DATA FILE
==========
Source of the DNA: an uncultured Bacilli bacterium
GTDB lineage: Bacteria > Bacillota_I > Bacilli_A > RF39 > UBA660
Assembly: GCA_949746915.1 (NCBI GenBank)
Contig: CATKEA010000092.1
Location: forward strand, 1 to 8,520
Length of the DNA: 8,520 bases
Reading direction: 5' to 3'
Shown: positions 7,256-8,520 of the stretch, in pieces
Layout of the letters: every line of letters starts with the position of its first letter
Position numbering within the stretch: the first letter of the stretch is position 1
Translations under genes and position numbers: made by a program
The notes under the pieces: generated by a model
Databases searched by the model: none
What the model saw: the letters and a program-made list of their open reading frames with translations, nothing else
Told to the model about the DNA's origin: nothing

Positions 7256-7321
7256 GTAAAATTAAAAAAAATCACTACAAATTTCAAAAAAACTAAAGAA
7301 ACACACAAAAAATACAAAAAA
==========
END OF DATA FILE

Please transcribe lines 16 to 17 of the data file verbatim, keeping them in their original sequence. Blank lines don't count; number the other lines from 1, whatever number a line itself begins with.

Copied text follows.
Positions 7256-7321
7256 GTAAAATTAAAAAAAATCACTACAAATTTCAAAAAAACTAAAGAA